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Bulls lose Game 1 to Cavs; need to make changes
by Sam Smith
Posted on Apr 18
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The first game of a playoff series is something of a feeling out process, getting a sense of what your opponent will do and where you are.
The Bulls, in losing Saturday 96-83 to the Cleveland Cavaliers, not only are trailing 1-0 in the series. But it should be obvious—and to no one’s surprise since the Cavs had the best record in the league—the Cavs are a much better team with LeBron James casually scoring 24 points, Mo Williams adding 18, Shaquille O’Neal returning with 12 points and three blocks and Anderson Varejao with 15 rebounds off the bench.
The Cavs took away the Bulls hopes and strength with a 50-38 rebounding edge, matching them in fast break points and holding a 38-14 edge in inside points through the first three quarters before finishing 42-26.
“They’re big,” noticed Bulls coach Vinny Del Negro. “They keep coming at you.”
That’s because the Cavs loaded up for a championship drive after last season’s conference finals loss by adding O’Neal and Antawn Jamison, and they feel it is their time.
“We’re confident,” said James, deigning to remove his sun glasses as he spoke to reporters after a long post game break. “Our goal now is to win an NBA championship. We have the look of a champion.”
There was little doubt of that Saturday as the Bulls had the look of a team just grateful to be there, satisfied about having closed the season strong with 10 of 14 to vindicate themselves after a 10-game losing streak in March.
So you say, maybe it was just nerves as the Bulls fell behind by 22 early in the third quarter before getting it together and getting within seven a few times midway through the fourth quarter.
“We can’t wait to play (Game 2 Monday),” said Derrick Rose, who led the Bulls with 28 points and 10 assists. “I know I can’t (wait). It’s going to be a fun series. This is something I live for. I think about every day, every minute of the day, playing against the best team in the NBA, one of the best players in the NBA.”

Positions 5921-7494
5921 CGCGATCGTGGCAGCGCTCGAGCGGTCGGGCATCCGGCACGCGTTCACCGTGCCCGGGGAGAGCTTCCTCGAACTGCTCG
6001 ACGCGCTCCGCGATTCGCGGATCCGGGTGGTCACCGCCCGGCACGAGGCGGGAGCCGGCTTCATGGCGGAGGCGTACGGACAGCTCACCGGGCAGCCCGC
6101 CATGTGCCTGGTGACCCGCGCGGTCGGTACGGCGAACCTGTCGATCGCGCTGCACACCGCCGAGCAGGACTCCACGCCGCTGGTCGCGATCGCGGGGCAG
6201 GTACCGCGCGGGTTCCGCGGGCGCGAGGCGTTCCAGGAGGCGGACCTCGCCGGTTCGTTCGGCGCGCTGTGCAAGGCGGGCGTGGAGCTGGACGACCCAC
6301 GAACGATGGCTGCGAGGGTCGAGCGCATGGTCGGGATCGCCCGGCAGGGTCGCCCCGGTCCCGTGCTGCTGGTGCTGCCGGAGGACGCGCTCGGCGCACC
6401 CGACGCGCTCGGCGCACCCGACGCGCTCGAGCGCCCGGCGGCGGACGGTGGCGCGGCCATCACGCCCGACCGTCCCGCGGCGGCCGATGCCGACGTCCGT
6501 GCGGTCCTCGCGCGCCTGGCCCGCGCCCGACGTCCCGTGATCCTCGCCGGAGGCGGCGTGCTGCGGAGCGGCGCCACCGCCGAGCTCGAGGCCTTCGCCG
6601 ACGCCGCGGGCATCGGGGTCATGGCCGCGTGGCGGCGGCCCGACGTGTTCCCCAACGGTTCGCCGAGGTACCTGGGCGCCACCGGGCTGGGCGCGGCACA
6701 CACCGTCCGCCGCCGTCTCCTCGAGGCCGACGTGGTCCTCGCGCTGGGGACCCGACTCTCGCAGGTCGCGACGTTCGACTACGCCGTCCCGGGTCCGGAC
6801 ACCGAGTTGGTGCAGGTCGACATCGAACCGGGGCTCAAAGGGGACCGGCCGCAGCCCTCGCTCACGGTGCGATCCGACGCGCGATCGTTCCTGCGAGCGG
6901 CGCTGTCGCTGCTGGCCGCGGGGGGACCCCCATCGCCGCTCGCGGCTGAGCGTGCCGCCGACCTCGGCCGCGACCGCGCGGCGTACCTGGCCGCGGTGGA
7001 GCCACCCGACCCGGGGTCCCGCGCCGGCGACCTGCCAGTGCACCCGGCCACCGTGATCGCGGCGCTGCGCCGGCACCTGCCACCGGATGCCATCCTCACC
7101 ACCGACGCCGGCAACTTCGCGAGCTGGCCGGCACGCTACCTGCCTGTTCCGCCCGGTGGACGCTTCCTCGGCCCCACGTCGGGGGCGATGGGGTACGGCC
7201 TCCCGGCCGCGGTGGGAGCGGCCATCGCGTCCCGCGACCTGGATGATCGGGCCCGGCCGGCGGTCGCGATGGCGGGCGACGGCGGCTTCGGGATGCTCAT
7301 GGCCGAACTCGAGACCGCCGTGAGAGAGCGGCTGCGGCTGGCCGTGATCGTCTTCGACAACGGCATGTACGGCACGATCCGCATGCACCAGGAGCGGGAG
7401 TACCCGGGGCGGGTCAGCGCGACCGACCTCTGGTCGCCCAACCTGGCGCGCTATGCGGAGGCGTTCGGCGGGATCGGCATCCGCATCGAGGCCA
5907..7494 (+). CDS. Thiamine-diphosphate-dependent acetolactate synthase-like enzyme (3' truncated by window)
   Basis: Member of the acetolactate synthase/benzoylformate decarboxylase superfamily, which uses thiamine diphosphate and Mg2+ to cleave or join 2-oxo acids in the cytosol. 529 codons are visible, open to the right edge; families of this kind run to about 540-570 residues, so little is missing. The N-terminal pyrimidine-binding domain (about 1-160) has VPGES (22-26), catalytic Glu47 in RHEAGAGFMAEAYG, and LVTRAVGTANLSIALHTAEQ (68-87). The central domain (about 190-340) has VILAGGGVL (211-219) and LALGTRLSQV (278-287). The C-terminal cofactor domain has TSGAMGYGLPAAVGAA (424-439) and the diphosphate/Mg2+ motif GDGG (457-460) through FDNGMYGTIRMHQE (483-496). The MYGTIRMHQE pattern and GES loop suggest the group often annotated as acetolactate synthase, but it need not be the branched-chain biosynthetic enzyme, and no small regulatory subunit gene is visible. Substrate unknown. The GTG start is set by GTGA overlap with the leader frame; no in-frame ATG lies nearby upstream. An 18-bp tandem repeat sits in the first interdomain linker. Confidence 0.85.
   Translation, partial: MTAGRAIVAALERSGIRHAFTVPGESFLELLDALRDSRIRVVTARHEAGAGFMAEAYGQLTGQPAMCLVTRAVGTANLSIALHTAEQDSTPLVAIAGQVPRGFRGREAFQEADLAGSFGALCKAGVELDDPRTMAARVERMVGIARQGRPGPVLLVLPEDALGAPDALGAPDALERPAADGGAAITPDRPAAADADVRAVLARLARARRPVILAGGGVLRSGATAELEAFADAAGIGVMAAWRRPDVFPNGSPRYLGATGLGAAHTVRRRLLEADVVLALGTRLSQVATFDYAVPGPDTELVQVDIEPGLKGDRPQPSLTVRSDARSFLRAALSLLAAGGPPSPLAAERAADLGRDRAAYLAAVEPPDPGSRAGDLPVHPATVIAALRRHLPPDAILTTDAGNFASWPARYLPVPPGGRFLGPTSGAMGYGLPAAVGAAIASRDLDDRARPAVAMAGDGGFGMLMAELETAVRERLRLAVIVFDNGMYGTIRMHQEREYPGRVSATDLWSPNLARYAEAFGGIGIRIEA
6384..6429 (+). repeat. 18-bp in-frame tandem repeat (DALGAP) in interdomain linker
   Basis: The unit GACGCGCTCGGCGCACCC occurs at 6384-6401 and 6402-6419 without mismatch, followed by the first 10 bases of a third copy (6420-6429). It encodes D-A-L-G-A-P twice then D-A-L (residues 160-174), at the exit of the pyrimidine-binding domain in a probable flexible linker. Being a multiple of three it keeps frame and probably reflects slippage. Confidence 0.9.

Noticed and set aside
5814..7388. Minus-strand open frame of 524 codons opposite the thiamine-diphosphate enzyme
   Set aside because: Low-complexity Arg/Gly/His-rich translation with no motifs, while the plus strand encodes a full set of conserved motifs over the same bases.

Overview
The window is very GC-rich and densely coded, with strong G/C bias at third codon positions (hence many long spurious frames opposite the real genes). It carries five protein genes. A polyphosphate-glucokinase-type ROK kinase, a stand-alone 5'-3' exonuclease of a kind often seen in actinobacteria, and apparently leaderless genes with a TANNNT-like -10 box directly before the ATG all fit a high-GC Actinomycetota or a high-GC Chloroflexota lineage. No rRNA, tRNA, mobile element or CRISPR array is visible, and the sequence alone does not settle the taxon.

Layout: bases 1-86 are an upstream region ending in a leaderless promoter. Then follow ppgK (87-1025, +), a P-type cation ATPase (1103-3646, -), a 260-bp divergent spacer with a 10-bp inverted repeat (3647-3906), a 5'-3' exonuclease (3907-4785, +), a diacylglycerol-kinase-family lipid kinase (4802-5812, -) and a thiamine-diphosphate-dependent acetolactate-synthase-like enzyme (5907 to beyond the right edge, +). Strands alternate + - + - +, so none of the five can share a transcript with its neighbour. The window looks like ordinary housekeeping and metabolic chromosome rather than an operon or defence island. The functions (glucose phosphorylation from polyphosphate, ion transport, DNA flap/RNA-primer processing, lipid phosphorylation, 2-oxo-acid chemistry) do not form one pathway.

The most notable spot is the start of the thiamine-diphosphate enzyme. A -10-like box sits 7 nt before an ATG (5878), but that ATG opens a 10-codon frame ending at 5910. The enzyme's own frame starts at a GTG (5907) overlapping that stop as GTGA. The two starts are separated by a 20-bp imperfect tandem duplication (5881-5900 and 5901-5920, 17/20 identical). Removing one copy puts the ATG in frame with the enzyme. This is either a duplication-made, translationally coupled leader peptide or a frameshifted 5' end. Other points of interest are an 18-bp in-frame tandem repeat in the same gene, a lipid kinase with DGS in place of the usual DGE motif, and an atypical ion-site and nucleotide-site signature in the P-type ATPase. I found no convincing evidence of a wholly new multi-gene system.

But if the Bulls have any intention of winning—after all, what are you here for otherwise?—or making it a competitive series, there are going to have to be some major changes.
Look, you can say the Bulls outplayed the Cavs in the second half, outrebounded them 20-19, outshot them 45-41 percent, held them to four of 14 on threes after halftime and forced eight turnovers. If only the Bulls could have hit a few more shots, eh? But you are kidding yourselves. The Cavs aren’t quite the truly great team yet, so they took their foot off the gas a bit and began casting jumpers with a 22-point lead.
“It doesn’t matter,” said James when asked about maybe giving the Bulls life. “We wear down teams. We don’t always win by 20, 30. In the end, we won by 13. That’s still psychological (because) it was a tough game for them. We let them back in the game because we turned the ball over 18 times. Probably 14 were unforced and they were able to convert when we missed easy jumpers. Winning by 20, 10, five, if we take care of business we’ll be fine.”
No, the Bulls didn’t put the slightest scare into the Cavs, and, frankly, didn’t come at them very hard. So much so that James almost was apologizing for them.
Yes, there was some yakking late in the second quarter when Brad Miller took a James elbow that cut his chin and drew a foul.
“Just taking an elbow to the damn chin and bleeding. My foul,” Miller observed wryly.
Joakim Noah, who was booed relentlessly because of a few runins he had with James, including daring to challenge James for acting like a horse’s behind when James was dancing during one big win over the Bulls, exchanged some words with James. And given it was the playoffs, at least the players finally stopped hugging one another after the game.